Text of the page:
We walked to the library last week and I had a strange realization standing in line watching Sam check out his usual massive stack of books: Will I ever have the time to read stacks of books again? I used to be much more of a reader than I am today -- a fact I'm not at all proud of. But when evening rolls around and the more formal workday ends, I find emails and other odds and ends creep in. Walking home from the library, I began obsessing over free time for reading, asking Sam if we'd ever be those two old people who study bird manuals and can recognize birds on walks. I want to have the time to read bird manuals someday. For now though, we're young and we're working a lot. We did sneak away on that one-night camping trip I told you about, and cooked some interesting, haphazard meals which I hope to share with you soon. For now though, for summer: a strawberry dessert recipe.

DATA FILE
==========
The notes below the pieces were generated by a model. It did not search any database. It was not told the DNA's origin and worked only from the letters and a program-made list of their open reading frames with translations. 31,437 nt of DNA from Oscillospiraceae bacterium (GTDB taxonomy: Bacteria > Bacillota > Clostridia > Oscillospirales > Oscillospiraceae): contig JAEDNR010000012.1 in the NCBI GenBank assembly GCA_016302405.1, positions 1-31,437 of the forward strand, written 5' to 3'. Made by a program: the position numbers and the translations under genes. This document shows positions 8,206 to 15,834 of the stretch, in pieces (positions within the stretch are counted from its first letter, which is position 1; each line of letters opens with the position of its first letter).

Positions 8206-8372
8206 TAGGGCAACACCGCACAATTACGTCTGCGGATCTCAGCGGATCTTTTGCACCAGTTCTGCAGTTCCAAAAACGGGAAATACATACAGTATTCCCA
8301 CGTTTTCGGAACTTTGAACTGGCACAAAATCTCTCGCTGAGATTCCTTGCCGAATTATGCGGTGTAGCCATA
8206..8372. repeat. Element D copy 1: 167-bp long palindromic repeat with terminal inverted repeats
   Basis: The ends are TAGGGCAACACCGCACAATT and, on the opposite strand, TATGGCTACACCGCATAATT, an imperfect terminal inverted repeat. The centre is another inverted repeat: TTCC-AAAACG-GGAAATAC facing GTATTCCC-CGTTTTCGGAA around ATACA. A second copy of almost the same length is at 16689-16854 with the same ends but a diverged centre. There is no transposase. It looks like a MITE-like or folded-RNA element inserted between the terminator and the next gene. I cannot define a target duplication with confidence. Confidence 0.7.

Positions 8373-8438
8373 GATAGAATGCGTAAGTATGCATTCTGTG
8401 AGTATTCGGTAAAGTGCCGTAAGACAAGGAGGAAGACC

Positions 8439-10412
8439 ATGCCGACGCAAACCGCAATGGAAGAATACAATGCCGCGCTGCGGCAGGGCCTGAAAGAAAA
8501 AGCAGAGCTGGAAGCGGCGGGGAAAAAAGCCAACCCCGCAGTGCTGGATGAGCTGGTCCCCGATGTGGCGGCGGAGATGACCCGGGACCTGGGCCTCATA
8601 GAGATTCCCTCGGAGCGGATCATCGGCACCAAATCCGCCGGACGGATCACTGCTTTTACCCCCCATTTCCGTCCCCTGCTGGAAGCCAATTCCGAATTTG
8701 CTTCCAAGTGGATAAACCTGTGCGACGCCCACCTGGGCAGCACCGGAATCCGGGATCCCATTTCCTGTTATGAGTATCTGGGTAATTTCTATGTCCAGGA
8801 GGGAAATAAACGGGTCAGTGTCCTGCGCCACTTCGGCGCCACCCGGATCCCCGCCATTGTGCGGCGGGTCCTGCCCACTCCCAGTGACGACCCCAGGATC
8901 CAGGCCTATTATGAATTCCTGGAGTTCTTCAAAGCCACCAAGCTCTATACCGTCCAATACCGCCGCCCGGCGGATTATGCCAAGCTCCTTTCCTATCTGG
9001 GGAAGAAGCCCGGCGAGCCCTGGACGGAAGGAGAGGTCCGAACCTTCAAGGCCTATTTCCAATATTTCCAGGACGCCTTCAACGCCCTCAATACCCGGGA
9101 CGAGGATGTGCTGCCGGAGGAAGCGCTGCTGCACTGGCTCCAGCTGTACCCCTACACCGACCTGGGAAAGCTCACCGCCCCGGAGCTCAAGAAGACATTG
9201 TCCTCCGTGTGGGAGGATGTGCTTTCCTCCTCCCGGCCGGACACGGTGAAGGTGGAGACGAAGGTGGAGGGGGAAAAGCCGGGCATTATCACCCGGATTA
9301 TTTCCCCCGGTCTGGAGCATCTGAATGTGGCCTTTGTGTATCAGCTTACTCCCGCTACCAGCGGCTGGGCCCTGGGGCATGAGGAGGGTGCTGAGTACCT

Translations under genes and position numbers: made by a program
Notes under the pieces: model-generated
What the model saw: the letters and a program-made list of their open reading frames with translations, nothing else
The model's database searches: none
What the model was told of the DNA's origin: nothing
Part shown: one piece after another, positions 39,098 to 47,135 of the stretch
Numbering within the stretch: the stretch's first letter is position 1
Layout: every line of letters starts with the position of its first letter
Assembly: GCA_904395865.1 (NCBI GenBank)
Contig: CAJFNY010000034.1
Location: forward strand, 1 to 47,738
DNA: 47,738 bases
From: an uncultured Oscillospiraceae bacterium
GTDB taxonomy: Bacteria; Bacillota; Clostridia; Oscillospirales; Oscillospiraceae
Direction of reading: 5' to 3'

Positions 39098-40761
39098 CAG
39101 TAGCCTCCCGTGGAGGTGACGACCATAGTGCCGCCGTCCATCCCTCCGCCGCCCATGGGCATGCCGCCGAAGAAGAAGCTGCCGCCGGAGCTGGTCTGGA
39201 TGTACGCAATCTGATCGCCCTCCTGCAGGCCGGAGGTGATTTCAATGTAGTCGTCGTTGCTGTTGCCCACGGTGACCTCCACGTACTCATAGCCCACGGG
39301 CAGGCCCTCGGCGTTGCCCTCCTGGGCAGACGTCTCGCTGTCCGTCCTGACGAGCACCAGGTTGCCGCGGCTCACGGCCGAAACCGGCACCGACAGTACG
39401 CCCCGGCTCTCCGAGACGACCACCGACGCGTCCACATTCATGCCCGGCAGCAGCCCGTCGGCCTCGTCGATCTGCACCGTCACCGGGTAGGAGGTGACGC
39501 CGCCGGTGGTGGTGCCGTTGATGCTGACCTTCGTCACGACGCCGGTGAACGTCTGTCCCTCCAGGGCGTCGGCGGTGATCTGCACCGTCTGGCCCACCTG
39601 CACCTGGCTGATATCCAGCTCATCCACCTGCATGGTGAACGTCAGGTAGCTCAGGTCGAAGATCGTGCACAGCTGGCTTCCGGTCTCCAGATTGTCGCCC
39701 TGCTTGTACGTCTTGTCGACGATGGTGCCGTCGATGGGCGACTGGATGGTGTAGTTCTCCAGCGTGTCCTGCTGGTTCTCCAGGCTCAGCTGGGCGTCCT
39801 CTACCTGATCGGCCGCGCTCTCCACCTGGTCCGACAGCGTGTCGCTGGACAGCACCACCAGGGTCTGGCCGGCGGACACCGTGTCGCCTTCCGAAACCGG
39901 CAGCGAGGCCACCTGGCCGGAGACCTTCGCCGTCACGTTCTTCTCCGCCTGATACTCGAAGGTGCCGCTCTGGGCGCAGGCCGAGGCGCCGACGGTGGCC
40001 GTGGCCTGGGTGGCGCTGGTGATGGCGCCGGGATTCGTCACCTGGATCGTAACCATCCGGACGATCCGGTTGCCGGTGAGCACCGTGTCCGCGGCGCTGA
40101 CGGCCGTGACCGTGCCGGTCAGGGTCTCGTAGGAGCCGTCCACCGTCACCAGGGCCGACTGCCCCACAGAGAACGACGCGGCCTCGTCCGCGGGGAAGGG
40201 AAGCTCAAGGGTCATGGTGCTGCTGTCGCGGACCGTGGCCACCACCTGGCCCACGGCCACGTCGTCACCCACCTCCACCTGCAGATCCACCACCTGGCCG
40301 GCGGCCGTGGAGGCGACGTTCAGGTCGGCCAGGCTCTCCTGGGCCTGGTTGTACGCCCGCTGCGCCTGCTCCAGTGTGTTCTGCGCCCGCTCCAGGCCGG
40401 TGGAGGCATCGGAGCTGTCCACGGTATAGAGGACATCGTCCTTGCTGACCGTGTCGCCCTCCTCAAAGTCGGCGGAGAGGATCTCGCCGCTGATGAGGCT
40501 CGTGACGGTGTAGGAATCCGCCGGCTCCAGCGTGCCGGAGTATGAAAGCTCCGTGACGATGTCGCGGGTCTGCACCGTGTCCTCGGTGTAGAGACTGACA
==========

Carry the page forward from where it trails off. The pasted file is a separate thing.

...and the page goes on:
Much like friends, types of Sunday mornings, or books -- there are many different kinds of desserts. Sometimes you may be in the mood for a light French cake piled high with summer fruit. Other days, a thick slice of fragrant pound cake will do. And then there are those days when you crave a rich chocolate mousse that you share after a night of good conversation and a little too much wine. But let's be honest. When it comes right down to it, the most basic and unassuming dessert of all is sometimes the only one that will do. A good and simple affair. Vanilla ice cream. So I want to talk about that today--about a dessert that withstands the test of time, that will always be there for you. A dessert that is far from trendy, that doesn't play favorites or trick you into thinking it's something that it's not. It's a good foundation. A solid beginning.
[ Pie. if you've been around here much in the last few months, you know that I make pie. A lot of pie. And I'm particularly excited to share this pie with you today because it helped me break out of a rut. A pie rut. A baking rut. A Marge inspiration rut.